Make It Work: How To Work From Home Without Losing Your Shit

The elusive dream of all office employees is being able to work from home. “What a privilege and a pleasure it will be!” you tell yourself, envisioning freshly sharpened pencils, crisp legal pads and steaming mugs of coffee, like a stock photo of productivity. “I will get so much done from my home office!” Reality quickly sets in. You don’t have a “home office,” per se, but a desk that you got from a roommate who moved out, or a corner of your kitchen table that isn’t covered in mail, or your couch, your coffee table and a really soft pillow. Soon, you find yourself doing work in dead silence, trapped in a prison of your own making. The world is crumbling outside, or maybe it isn’t, but you wouldn’t know because you haven’t left your house in three days. Even the most introverted among us need to see people sometimes. If one of your New Year’s resolutions was to work from home more often, here are some surefire ways to make your new home office life a little easier.

1. Get dressed sometimes.

If you used to work in an office, and now have come into a job where you work from home, the temptation to roll out of bed and waddle directly to your workspace is very high. Yes, it’s luxurious and indulgent to wake up five minutes before you’re supposed to be at your computer. Yes, you will feel strangely victorious for the first week, gaining that extra half hour of sleep you’d normally spend putting on clothes and making coffee, but the allure will soon wear off. The benefit of a commute is that it allows you to ease into the workday, and creates some sort of work-life separation. That 30 minutes you spend on the train reading or playing Candy Crush, or in your car singing aloud to the radio, softens you up for the impending email-meeting-desk-salad onslaught. If you’re working from home, I strongly suggest you wake up, make coffee, take a shower and get dressed at least three times out of the week. It’ll make you feel a little more normal. Even if your office is your dining room table, it’ll still feel nice to sit at that dining room table dressed and caffeinated, not in the same sweatpants and high school debate club sweatshirt that you wear while marathoning episodes of “Gilmore Girls.”

2. Take lots of breaks, but not too many.

Working in an office sucks because sometimes, it’s really hard to actually get any work done. You sit down at your desk, check some email, do some work and then you have a meeting. You do some more work, you get a Diet Coke, and then it’s lunch time. Maybe your mom calls, and since she never calls you feel like you have to answer and suddenly you’re spending 30 minutes helping her set up her iPad, instead of making that complicated Excel spreadsheet. You want to be productive at the office, but there are so many distractions, so working from home at first seems like a dream. Here you are, in your house, all alone! You have so much free time that you can fill being “productive” and “industrious,” just like you wish you could at the office. It’s great to sit down and bang through a lot of work in one go, but take some breaks so that your brain doesn’t start bleeding out through your ears. Get off the couch and do a sun salutation or something. Walk around your apartment, or craft a standing desk at your kitchen table using those boxes you meant to recycle but haven’t gotten around to yet. Even though those little breaks that happen at work feel like annoyances, treasure them for what they are — a break. Give yourself the same kind of structure when working from home, and you’ll feel less drained during the day.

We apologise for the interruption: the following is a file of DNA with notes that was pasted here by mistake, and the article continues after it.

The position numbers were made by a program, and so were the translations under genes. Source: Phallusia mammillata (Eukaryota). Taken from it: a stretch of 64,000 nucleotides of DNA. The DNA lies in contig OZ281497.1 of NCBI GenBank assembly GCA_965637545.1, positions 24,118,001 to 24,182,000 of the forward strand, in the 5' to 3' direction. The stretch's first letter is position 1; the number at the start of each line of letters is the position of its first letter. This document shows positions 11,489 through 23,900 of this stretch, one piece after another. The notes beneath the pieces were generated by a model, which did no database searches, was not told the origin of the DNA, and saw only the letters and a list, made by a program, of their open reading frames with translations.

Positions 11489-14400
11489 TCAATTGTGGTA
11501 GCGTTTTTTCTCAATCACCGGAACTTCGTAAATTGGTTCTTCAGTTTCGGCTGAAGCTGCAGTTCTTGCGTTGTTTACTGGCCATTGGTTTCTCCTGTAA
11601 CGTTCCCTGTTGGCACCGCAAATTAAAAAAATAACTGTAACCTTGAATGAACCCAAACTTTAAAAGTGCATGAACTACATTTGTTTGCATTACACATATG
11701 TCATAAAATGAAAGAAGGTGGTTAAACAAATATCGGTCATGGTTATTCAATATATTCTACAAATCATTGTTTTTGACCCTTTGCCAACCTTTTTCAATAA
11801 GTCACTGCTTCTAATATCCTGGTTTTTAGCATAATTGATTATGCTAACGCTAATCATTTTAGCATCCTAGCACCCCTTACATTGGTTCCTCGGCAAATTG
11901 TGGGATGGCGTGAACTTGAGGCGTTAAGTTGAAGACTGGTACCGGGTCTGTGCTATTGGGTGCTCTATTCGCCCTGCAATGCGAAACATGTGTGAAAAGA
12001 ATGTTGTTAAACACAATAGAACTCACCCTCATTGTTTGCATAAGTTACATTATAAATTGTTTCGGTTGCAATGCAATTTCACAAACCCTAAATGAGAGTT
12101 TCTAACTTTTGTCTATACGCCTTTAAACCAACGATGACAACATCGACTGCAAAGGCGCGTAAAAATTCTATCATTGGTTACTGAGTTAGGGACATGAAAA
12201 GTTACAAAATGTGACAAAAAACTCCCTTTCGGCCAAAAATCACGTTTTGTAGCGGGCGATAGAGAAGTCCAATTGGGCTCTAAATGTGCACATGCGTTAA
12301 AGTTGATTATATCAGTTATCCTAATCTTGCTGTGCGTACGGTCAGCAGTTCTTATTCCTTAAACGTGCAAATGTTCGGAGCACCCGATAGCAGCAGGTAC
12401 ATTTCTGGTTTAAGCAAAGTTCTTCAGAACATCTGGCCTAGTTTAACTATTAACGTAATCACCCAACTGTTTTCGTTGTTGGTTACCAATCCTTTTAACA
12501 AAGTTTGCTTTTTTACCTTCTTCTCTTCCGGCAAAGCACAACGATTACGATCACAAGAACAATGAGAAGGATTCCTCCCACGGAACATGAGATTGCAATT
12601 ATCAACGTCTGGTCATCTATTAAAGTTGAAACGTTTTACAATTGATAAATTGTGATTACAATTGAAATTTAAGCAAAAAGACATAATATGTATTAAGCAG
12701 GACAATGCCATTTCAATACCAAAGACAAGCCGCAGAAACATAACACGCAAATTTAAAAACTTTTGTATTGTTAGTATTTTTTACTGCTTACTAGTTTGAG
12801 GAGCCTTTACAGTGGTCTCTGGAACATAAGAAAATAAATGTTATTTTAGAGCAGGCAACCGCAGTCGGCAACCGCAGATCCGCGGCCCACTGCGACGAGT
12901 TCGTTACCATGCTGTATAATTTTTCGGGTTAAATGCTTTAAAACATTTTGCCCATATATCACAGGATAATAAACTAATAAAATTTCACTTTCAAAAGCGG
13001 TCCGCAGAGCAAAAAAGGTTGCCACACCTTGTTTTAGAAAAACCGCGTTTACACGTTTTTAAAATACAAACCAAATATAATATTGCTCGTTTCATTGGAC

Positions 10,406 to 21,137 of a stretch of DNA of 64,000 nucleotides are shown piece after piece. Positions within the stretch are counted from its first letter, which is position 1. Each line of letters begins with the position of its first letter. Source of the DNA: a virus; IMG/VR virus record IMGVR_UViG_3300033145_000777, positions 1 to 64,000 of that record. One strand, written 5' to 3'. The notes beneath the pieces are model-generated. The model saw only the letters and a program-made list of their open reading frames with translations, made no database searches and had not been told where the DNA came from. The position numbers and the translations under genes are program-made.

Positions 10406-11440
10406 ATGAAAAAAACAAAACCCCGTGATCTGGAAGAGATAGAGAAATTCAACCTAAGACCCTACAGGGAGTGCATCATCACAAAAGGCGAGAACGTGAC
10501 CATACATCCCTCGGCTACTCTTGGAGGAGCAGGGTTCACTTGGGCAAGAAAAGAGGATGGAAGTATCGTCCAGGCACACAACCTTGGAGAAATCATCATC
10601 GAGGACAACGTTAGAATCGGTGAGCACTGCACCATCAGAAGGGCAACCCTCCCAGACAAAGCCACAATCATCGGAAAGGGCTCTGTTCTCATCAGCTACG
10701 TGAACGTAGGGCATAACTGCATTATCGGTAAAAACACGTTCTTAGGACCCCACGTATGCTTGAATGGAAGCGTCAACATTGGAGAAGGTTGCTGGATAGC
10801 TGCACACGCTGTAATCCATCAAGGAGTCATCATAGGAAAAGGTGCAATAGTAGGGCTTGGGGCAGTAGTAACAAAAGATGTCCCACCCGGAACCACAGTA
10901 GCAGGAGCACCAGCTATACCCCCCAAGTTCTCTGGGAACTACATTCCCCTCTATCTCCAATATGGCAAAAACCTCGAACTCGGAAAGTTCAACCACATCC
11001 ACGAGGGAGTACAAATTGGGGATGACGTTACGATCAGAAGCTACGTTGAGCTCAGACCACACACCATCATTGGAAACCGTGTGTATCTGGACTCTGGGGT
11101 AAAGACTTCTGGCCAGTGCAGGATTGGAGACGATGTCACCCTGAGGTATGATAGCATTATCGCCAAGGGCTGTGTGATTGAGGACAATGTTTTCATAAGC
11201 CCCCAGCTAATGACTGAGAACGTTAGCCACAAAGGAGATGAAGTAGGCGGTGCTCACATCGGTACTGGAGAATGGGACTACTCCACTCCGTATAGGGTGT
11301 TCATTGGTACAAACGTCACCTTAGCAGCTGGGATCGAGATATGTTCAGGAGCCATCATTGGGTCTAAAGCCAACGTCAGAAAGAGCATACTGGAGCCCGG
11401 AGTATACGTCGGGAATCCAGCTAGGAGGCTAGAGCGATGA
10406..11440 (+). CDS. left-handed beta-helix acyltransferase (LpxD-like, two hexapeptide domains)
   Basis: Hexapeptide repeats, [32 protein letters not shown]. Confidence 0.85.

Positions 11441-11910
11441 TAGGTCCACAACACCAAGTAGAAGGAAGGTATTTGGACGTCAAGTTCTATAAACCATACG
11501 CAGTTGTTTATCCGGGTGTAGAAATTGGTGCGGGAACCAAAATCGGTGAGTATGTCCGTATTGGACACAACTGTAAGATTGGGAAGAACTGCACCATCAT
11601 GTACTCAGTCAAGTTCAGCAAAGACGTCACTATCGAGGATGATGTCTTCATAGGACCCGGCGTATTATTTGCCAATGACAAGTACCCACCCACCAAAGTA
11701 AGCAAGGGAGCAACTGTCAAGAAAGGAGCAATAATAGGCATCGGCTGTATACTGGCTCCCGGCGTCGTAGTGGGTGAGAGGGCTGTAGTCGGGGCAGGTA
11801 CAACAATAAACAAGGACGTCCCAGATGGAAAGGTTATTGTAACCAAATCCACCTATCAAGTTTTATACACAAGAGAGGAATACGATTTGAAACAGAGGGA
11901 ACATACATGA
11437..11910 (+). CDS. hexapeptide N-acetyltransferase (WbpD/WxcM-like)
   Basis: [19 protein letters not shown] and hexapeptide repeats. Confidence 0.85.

3. Leave your house for lunch, and speak to an actual human being at least once. 

The wonderful thing about working in an office is that there is forced human contact. Even if you despise most of your coworkers, you have to admit that it’s still nice to speak out loud to a human being every now and then. This is the ultimate sacrifice in working from home. You get freedom, peace and quiet in exchange for the very necessary act of speaking to a human being out loud for like, 10 minutes at a time. I hate people, you might be thinking. I never want to talk to anyone, because everyone is awful. Sure, I’ll give you that. Everyone generally is kind of awful, but when you’ve been sitting at your desk for three days working and not speaking out loud, you’ll find yourself talking to inanimate objects and your pets more than is necessary. Make it a habit to get out of the house and go run an errand when you’d be getting lunch. Speak out loud to a human, even if it’s just the dude in a beanie making you coffee. It’s nice to hear other people’s voices and will make you feel less crazy.

4. Stop working at the same time you would if you were in an office. 

This is easy. If you would typically leave the office at 6:30, that’s when you should stop working at home. So, close the computer, get up from your desk, leave your house, do whatever. Just stop working. Pretend like you’re getting on the train. Do whatever it is you need to signal to your brain that the workday is over and stick to it. A work-life balance is really, really important, and it’s hard to maintain one when you can see your pile of work papers from your kitchen. Put that shit away. Close up shop when you’re off the clock, and you will feel less like you live at your job and more like you live at home.